Two Small Lenses, Two Small Cameras

Started Feb 20, 2017 | User reviews thread
Flat view
Michael Jardine
Michael Jardine Senior Member • Posts: 1,925
Two Small Lenses, Two Small Cameras

[Note: Looks like DPR has automatically placed this review in the APS-C section. I can't seem to move it to FE section.]

Lumix 20mm f/1.7 for MFT, vs Sony 35mm f/2.8 for FE

Because I like both Full Frame and MFT format mirrorless cameras, I like to compare similar lenses on both camera systems. Here I take a look at two of the smallest lenses offered for each system: the Sony FE 35mm f/2.8 and the Lumix 20mm f/1.7. The Sony 35mm is by far the smallest autofocus lens available for their full frame system. The Lumix is even smaller - as are the bodies I used them on - and offers a 40mm equivalent field of view in full frame terms.

Sony A7Rii with 35mm f/2.8 ZA

Olympus E-PL5 with Lumix 20mm f/1.7 pancake


As small walk-around lenses, neither is expected to be a Bokeh monster. But both perform very well, given those lowered expectations.

These two sets of photos were both shot wide open in order to show side to side clarity as well as depth of field and bokeh. f/1.7 on a m43 camera is equivalent to f/3.4 on full frame, so the two lenses are only one or two stops apart.

To me, both are sharp and have similar DOF, though the Sony 35mm f/2.8 is a bit smoother, which is to be expected given it's smaller aperture. However the Lumix performs comparatively well and has very reasonable DOF for a pancake lens, as you can see in the photos below and in the linked galleries.

This chair photo is a bit of an unfair comparison because I had to shoot at iSO 6400 using the Sony (it was darker that day).



I shot this lamp up close in broad Pacific Northwest winter daylight, which is to say not bright at all...




For close-ups, the Lumix has a much closer focusing distance, which allows you to get up to the letters on a keyboard. Just want you always wanted to do, right? The Sony 35mm only focuses up to about 18 inches. Lucky the camera has 42 megapixels to crop from. Personally, I prefer the Lumix up close.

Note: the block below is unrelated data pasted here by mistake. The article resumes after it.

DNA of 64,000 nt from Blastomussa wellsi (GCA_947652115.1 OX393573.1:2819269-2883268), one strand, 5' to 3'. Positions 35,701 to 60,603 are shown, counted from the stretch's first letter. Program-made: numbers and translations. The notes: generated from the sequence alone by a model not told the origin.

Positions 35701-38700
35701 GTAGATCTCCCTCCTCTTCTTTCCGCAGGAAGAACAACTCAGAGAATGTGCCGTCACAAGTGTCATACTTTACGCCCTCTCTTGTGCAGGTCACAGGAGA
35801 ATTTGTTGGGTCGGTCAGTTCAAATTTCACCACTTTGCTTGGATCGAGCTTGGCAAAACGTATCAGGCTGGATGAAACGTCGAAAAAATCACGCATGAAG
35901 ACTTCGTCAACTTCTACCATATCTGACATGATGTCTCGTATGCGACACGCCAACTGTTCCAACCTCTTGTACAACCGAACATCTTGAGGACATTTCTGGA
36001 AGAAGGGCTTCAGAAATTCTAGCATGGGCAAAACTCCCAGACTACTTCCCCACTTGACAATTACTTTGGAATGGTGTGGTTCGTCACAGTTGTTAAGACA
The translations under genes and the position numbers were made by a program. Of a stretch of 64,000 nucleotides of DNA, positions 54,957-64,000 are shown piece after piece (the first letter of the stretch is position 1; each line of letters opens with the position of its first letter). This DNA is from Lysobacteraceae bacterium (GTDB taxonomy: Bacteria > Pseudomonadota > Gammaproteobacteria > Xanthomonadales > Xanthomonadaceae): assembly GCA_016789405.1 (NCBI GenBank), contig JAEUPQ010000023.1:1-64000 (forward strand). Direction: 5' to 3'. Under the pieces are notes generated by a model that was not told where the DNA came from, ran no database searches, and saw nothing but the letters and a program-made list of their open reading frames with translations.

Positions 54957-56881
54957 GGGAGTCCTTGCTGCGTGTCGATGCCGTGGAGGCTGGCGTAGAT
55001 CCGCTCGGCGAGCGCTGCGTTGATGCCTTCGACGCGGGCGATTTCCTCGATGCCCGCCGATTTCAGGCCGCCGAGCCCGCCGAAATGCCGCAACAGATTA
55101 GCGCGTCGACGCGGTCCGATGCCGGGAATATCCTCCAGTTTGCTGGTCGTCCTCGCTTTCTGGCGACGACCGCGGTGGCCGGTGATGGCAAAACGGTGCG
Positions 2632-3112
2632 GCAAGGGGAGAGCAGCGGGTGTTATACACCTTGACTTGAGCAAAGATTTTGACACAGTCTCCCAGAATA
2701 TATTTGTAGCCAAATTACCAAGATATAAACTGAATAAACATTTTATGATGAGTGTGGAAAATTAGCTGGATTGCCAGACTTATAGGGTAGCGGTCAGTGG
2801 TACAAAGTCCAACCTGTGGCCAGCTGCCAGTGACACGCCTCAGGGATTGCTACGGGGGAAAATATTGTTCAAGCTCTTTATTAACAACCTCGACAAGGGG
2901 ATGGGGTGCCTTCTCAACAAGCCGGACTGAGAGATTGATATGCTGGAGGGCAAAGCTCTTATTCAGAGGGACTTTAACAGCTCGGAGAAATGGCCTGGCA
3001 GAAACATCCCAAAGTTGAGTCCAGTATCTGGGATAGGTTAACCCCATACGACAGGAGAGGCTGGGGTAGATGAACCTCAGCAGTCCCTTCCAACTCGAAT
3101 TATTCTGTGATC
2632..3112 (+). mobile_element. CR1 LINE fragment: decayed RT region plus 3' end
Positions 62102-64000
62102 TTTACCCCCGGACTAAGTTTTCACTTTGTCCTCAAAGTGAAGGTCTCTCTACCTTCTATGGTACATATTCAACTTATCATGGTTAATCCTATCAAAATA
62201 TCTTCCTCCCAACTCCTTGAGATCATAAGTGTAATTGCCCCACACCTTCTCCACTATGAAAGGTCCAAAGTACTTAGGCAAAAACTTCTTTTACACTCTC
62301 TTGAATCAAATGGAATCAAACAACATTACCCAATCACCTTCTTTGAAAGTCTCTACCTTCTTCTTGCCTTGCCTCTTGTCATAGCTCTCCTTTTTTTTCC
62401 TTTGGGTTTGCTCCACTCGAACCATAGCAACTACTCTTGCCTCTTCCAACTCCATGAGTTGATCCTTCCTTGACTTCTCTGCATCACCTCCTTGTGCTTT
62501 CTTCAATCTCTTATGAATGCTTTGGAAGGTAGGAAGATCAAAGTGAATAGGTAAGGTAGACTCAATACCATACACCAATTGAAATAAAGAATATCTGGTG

Let's get even more un-scientific and look at some photos taken "in the field."

Panasonic Lumix 20mm f/1.7 on various Olympus bodies

I just love this lens for people pics and for still-lifes. Together with a small body such as the E-PL5 or OMD-EM10, you can drop it into a blazer pocket or a cargo short pocket. It's that small. The focus is not quite as fast as the Sony 35 but it's my favorite pocketable lens for MFT.

Jeremy Loerch by Michael Jardine for Bainbridge Magazine

Still life

Street urchin, Saigon

Gallery of photos taken with this lens:

Sony FE 35mm f/2.8 ZA on A7Rii

I haven't spent as much time with this lens but I love it for landscapes and also for hand-held low-light photography. Of course, Sony and Zeiss make 35mm lenses with much lower apertures, but those are more expensive and substantially less pocketable. This one strikes a good balance.

Bamboo forest, Kyoto

Transit at Chicago O'hare. Two frames stitched together.

Atchafalaya River bridge, Louisiana

Gallery here:

You can also view and download full-res versions of the photos in this article here .

Coming soon: A short review of two portrait lenses for both systems.

-- hide signature --
 Michael Jardine's gear list:Michael Jardine's gear list
Zeiss Batis 85mm F1.8 Nikon D800 Olympus E-M1 Olympus OM-D E-M10 Sony a9 +9 more
Sony FE 35mm F2.8 ZA Carl Zeiss Sonnar T*
Wideangle prime lens • Sony FE • SEL35F28Z
Announced: Oct 16, 2013
Michael Jardine's score
Average community score
Olympus PEN E-PL5 Panasonic Lumix G 20mm F1.7 ASPH Sony a7R II Sony FE 35mm F2.8
If you believe there are incorrect tags, please send us this post using our feedback form.
Flat view
Keyboard shortcuts:
FForum PPrevious NNext WNext unread UUpvote SSubscribe RReply QQuote BBookmark MMy threads
Color scheme? Blue / Yellow